Even after being severely damaged by blast fishing and coral mining, coral reefs can be rehabilitated over large scales using a relatively inexpensive technique, according to a study led by the University of California, Davis, in partnership with Mars Symbioscience.
For the study, published this week in the journal Restoration Ecology, researchers installed 11,000 small, hexagonal structures called “spiders” across 5 acres of reef in the center of Indonesia’s Coral Triangle. Coral diversity is the highest on Earth in that region but is threatened by human activity, including overfishing, pollution and climate change.
Between 2013 and 2015, researchers attached coral fragments to the structures, which also stabilized rubble and allowed for water to flow through freely.
A coral success story
Live coral cover on the structures increased from less than 10 percent to more than 60 percent. This was more than what was reported for reefs in many other areas of the Coral Triangle, at a cost of about $25 per square meter.
“Coral reef rehabilitation and restoration efforts are rapidly increasing around the world, but there are few large-scale examples of successful projects,” said corresponding author Christine Sur, who was a UC Davis graduate student at the time of the study. “Our study demonstrates a cost-effective, scalable method that can inform other coral reef restoration efforts aimed at reducing the global decline of these valuable and unique ecosystems.”
Of particular surprise, while massive coral bleaching decimated other parts of the world between 2014 and 2016, bleaching in the rehabilitation area was less than 5 percent, despite warm water conditions known to stress corals.
A scientist’s legacy
The study is one of the last publications led by Susan Williams, a professor and marine biologist with the UC Davis Bodega Marine Laboratory and Department of Evolution and Ecology who passed away in April 2018.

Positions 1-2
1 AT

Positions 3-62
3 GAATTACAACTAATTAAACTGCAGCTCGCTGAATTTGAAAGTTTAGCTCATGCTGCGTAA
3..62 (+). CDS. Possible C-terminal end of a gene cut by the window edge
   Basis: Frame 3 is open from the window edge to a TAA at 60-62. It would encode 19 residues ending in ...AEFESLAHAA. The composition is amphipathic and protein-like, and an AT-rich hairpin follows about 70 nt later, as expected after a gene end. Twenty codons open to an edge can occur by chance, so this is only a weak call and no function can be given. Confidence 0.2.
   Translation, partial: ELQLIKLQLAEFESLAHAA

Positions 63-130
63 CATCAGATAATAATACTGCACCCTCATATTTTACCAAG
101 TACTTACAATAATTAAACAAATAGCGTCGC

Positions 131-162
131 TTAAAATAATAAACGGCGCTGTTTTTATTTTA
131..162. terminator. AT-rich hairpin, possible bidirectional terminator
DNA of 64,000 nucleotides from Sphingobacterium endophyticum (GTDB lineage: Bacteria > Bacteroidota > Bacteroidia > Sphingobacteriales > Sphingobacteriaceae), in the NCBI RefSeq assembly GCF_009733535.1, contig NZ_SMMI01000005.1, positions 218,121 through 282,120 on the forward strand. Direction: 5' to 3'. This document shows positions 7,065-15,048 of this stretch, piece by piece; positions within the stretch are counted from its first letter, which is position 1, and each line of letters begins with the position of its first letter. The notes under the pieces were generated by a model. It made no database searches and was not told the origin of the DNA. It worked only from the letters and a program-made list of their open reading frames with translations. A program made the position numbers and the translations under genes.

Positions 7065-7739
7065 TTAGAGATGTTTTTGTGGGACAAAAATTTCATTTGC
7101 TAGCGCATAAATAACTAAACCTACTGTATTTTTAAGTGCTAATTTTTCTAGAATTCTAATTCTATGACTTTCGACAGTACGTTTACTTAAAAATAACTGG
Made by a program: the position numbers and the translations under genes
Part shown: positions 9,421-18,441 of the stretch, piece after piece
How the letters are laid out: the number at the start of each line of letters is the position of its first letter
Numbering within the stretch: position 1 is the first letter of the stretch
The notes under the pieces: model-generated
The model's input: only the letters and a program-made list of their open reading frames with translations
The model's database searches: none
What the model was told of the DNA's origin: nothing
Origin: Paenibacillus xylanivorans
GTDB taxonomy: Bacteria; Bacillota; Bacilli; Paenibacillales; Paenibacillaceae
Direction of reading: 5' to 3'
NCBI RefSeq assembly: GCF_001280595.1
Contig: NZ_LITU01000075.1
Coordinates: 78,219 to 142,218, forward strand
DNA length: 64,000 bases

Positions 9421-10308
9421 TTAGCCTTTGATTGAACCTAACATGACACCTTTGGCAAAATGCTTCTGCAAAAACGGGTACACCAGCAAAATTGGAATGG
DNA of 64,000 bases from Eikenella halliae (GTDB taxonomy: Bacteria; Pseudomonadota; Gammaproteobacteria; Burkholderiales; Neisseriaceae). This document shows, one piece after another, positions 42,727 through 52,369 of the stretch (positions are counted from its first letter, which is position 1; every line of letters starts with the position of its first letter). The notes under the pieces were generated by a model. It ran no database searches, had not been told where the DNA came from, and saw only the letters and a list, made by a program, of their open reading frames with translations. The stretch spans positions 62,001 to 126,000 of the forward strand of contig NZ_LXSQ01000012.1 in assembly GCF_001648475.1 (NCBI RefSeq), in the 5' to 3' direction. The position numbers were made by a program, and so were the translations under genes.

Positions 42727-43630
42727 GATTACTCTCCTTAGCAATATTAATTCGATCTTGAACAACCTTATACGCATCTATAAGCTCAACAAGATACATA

“Collaboration played a key role in the study’s outcome,” said corresponding author Jordan Hollarsmith, a doctoral candidate in the UC Davis Graduate Group in Ecology at Bodega Marine Laboratory. “Dr. Williams’ dedication to building true partnerships between industry, local scientists and the people who live by the reefs she worked to rebuild was critical to this project’s success.”
Mars Symbioscience, a business segment of Mars, Incorporated, initiated the project in 2013 in collaboration with local residents on the islands.
“This research is an important step in demonstrating how coral can be restored to a higher degree of cover quite quickly and at a relatively low cost,” said Frank Mars, vice president of Mars Sustainable Solutions. “Healthy coral reef ecosystems provide natural coastal protection and are the foundation for many local fisheries, as well as jobs for tourism. They also play a critical role in the Mars supply chain as they provide food security and work for the families and communities we rely on to grow the raw materials we use in our brands around the world. For Mars, helping restore coral reefs is not only a business issue, it’s also the right thing to do to ensure the planet, people, and communities that rely on them are healthy and thriving.”
Buying time to reverse the decline
Coral reefs are declining worldwide. Reversing their decline will require fully addressing climate change and other human impacts, the study said. For instance, illegal fishing, lack of island sanitation systems, threatened seagrass communities and marine debris such as plastic pollution are common issues in Indonesia and many tropical environments. People living in small island communities in this region also have few alternatives to fishing livelihoods and often lack access to education about the ocean environment.
In the meantime, the “spider” technique and restoration projects offer a way to rehabilitate large swaths of coral reefs and the communities that depend on them, giving the reefs a chance to adapt or acclimate to worsening ocean conditions.
Additional co-authoring institutions include Hasanuddin University in Indonesia.
The research was supported by grants from the National Science Foundation, UC Davis Agricultural Experimental Station and United States Fulbright program.
This story originally appeared on UC Davis news.